The best thing about this little sprout of a canyon was that it was on my scale, and Mom and I climbed in and out over the rocks, taking in the canyon from all angles. Then we walked out over the sandstone plane that surrounded the canyon-let, losing the trail almost as often as Mom took pictures. Come to think of it, I’m not so sure we were following a trail at all, so much as wandering from one interesting thing to another.
she kept staring up toward where the sunrise should have been. Instead of a sunrise, there was a giant mountain covered in an armor of thorny rock spikes. Puffy clouds were stuck in the spikes like trash stuck a fence along the freeway, and those clouds were lit up from underneath by the missing sunrise. The whole thing worked like a trap to pull on Mom's eyes like a giant billboard that said CLIMB ME.
Even though it was very easy to follow, Mom tripped and swore almost as often as she took pictures because the big rocks above our heads kept stealing her eyeballs making the rocks under us steal her feet.
Suddenly, I heard a loud rumbling coming from high on the mountain. It sounded like a crack of thunder, and rumbled in my ears like a gunshot. But it went on for too long to be either a gun or thunder, and had too many sharp new sounds buried inside to be just a disturbance in the air like an echo.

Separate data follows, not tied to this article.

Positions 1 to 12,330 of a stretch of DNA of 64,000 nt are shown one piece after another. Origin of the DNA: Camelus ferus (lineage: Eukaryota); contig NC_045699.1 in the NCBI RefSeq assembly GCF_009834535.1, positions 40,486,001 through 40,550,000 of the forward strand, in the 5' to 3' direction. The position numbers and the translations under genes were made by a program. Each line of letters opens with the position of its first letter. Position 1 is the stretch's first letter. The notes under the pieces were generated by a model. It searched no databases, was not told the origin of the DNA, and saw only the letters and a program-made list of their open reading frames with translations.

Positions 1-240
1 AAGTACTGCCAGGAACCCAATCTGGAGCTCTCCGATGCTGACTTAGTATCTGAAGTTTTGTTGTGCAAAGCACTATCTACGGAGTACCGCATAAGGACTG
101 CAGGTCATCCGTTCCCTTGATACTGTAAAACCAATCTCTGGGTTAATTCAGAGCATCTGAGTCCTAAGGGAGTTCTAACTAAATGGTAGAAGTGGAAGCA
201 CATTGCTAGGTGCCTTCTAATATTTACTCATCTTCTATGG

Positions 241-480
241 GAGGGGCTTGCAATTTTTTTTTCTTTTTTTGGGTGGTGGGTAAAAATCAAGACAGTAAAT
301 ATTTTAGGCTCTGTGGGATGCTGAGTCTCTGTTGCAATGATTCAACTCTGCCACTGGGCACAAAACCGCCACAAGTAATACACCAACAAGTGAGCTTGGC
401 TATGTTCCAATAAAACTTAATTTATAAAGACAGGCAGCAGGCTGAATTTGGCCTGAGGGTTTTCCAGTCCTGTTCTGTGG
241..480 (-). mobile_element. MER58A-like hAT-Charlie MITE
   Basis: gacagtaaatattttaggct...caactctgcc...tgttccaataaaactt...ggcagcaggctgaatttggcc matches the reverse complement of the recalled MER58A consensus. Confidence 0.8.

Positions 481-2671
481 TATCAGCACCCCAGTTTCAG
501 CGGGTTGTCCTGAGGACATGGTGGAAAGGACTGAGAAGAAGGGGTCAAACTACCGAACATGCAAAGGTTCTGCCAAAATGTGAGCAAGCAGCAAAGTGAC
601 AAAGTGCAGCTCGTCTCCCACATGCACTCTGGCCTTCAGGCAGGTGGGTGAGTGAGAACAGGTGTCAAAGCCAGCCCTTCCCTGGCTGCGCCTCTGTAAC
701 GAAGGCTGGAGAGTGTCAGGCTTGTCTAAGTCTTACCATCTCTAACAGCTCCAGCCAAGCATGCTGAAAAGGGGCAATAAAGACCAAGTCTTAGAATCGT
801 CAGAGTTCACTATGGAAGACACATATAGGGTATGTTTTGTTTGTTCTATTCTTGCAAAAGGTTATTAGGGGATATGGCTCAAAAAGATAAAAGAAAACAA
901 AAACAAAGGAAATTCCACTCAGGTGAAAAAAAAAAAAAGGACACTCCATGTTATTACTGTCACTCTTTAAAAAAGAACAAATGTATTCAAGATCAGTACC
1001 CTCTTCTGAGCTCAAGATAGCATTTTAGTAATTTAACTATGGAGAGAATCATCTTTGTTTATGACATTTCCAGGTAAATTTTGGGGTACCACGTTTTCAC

We navigated like cowboys, or Indians, or Mormons by jagged rocks that looked like they’d been blown up, and then past rocks that were jagged in a much flatter way. We worked our way steeply up and down striped lumps of rock, and past deep belly-buttons in the rock with pools trapped at the bottom. Finally, we came over a ridge and far below us I could see a canyon filled with peaceful water of deep jewel-colored grey surrounded by bright fire-grey cliffs that were rounded off as if they’d been polished.
Mom and I had unfinished business with our next trail. We had planned to visit this trail on Christmas day, but then The Weather Jinx brought us a white Christmas and the Covered Wagon got stuck in the white dirt just 25 yards down the road that led to the trail. That began our 5... Continue Reading →
The trail looked perfect, except for that review that said, “The trail is the river. I repeat, you will be hiking IN THE RIVER.” “What do you suppose that means?” Mom asked. “It means that you would never have picked this trail if it weren’t nearby, less than 3 miles off the highway, and didn’t require a lottery for a permit,” I told her. “Yeah, but what’s that bit about the river? Do you think it’ll be like that for us?”
“No, Mom, this is awesome,” I corrected her. “It’s better than awesome. It’s… There’s no word for it in your language for how awesome it is.” So I barked the word in my language, and then did a cartwheel followed by a sprint to show her what it meant.